The Johnson & Johnson Covid-19 Vaccine Pause Isn’t Just About Blood Clots
The J&J pause seems scary, but it helps rebuild the transparency and trust we need
I’m writing weekly for Medium about my experiences as an emergency medicine doctor during the Covid-19 pandemic. You can read my previous posts on vaccine passports, why this summer will be really weird, and more, here.
The joint recommendation by the Centers for Disease Control and Prevention (CDC) and the Food and Drug Administration (FDA) on April 13 to “pause” the use of Johnson & Johnson’s (J&J) Janssen vaccine was a very unwelcome surprise.
Prior to the announcement, the pace of vaccination had been expanding every week, partly due to the increased supply of the J&J vaccine. Soon every adult American would be eligible for a shot. We were en route to vaccinating our way to a blissful summer. And then came news that the J&J vaccine may be related to an increased risk of blood clots.
In the immediate aftermath of the announcement, pundits took to cable news and social media to pontificate as to why the FDA and CDC decision was unarguably wrong.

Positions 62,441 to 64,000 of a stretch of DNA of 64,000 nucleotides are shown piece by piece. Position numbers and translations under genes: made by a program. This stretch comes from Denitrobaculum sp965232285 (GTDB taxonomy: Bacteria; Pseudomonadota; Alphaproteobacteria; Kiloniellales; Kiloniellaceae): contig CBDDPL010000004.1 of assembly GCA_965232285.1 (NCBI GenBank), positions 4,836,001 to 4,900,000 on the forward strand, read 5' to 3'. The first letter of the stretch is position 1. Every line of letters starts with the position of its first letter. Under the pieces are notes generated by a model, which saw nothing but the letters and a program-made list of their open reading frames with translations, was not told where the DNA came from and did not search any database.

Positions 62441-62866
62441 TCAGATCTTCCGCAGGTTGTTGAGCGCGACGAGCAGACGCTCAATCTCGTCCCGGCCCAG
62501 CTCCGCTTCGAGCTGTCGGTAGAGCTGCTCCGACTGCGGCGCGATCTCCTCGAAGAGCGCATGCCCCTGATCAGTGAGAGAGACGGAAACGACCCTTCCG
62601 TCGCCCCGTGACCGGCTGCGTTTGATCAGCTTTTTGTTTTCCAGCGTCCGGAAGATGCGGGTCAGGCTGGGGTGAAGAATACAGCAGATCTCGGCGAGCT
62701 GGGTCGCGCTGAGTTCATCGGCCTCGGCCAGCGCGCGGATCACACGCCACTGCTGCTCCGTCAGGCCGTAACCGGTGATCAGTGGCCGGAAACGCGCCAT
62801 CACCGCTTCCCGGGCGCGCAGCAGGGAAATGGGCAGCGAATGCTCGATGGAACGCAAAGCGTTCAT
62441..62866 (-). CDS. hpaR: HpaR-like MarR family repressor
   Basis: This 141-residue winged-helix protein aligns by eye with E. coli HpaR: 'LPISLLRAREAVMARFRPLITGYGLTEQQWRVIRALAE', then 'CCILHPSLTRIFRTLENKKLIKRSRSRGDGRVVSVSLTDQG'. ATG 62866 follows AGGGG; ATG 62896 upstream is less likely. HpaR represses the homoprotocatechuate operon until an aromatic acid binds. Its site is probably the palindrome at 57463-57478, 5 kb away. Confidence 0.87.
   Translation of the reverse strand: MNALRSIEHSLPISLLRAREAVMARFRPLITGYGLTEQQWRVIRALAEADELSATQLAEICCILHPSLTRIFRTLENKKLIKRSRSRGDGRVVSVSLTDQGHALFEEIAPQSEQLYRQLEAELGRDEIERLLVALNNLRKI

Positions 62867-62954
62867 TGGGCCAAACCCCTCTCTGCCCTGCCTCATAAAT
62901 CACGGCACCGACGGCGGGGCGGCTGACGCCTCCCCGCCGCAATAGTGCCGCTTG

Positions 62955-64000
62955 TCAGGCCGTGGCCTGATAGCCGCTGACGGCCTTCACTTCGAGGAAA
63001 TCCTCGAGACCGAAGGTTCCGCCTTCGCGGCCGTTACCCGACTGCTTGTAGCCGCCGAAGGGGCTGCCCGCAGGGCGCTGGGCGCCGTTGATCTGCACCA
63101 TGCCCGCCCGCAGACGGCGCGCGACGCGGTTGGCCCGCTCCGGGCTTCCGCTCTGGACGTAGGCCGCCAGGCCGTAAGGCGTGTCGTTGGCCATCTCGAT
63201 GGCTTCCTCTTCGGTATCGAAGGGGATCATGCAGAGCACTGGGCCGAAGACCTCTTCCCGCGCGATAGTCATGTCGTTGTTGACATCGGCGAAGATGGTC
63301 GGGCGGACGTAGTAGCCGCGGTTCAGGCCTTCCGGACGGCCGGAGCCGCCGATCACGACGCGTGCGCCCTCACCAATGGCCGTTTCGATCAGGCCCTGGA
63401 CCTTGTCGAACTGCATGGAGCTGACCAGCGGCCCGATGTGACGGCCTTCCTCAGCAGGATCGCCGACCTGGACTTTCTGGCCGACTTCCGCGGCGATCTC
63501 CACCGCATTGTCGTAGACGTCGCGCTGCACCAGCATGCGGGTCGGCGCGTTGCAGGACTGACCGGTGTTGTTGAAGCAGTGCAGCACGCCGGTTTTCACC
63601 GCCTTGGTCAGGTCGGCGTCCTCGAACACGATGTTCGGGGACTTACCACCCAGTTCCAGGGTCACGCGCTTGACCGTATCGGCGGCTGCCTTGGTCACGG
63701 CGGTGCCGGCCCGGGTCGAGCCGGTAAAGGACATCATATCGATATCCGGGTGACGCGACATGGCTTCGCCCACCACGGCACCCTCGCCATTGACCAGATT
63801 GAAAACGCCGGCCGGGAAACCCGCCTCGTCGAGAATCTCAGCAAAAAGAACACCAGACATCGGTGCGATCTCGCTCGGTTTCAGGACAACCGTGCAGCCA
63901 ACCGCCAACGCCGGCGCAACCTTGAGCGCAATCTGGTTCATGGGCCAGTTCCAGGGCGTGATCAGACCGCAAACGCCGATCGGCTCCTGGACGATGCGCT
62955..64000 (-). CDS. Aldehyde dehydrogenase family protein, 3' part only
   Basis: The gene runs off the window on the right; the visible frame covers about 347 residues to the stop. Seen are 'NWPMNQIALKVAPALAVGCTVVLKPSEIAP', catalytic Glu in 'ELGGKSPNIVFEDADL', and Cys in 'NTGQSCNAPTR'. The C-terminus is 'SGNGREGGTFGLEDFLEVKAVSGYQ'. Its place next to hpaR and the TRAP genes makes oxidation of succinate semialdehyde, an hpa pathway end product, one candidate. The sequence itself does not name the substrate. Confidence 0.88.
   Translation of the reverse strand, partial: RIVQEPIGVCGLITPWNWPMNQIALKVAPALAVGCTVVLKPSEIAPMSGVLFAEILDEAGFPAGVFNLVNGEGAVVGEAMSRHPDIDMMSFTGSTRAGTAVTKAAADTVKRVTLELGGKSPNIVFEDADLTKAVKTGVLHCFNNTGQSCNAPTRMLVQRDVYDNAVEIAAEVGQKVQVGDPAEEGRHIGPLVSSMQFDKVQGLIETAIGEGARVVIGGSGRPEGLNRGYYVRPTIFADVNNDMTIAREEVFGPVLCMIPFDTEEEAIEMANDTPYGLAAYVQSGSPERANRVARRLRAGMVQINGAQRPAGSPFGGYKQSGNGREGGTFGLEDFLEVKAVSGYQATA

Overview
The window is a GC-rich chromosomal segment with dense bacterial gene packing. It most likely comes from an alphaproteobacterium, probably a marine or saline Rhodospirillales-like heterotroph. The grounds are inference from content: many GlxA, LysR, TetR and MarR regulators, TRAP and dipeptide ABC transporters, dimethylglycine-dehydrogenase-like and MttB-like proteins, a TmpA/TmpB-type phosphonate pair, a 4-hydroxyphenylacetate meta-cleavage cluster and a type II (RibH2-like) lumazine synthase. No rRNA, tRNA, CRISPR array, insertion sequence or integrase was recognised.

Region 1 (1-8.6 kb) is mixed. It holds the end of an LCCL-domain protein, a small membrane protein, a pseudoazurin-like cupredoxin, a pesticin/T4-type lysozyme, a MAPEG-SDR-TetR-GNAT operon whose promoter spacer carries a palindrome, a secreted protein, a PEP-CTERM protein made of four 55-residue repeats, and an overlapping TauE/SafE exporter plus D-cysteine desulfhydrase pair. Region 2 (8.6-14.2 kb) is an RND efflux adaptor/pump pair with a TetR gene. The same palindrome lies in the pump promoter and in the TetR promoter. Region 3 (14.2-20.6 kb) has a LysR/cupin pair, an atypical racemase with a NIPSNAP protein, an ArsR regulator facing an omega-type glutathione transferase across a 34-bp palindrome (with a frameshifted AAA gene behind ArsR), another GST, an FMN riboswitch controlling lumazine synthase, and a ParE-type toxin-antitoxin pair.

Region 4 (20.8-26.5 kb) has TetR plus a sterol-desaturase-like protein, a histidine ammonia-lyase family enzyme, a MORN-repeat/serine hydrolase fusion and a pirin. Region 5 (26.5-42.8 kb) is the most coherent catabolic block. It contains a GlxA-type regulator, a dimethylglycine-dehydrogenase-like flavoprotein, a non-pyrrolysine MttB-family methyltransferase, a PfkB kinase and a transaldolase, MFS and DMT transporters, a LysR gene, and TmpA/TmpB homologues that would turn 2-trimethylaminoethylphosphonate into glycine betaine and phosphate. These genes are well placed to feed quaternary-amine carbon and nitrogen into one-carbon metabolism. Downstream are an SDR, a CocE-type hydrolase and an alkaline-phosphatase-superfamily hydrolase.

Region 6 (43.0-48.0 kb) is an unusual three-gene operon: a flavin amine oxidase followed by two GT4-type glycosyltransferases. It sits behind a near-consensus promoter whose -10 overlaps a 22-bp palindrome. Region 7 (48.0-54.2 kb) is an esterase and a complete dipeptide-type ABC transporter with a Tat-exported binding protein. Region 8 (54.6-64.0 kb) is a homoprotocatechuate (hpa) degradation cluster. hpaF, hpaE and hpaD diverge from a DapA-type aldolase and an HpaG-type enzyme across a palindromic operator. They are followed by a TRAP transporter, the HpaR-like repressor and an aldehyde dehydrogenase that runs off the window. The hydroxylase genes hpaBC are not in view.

The most compelling arguments centered around the low risk of complications. There had only been six U.S. cases of a rare blood clot found in the over 6.8 million people who received the vaccine. Basic math shows this is a remarkably small risk, less than one in a million. That’s less than your chance of dying in an avalanche or getting struck by lighting. And way less than getting a blood clot from birth control pills, which millions of women take every day.
With Covid still circulating and so many Americans still unvaccinated, this decision seemed unwise at face value. But that argument overlooked something critically important.
A time-sensitive signal to health care workers
When the pause was put in place, I was working in the emergency room. In between patients, I logged into a CDC briefing on what to look out for and how to manage complications from the vaccine.
The first patient I saw when I got off the call was a young woman in her thirties who received the J&J vaccine a week…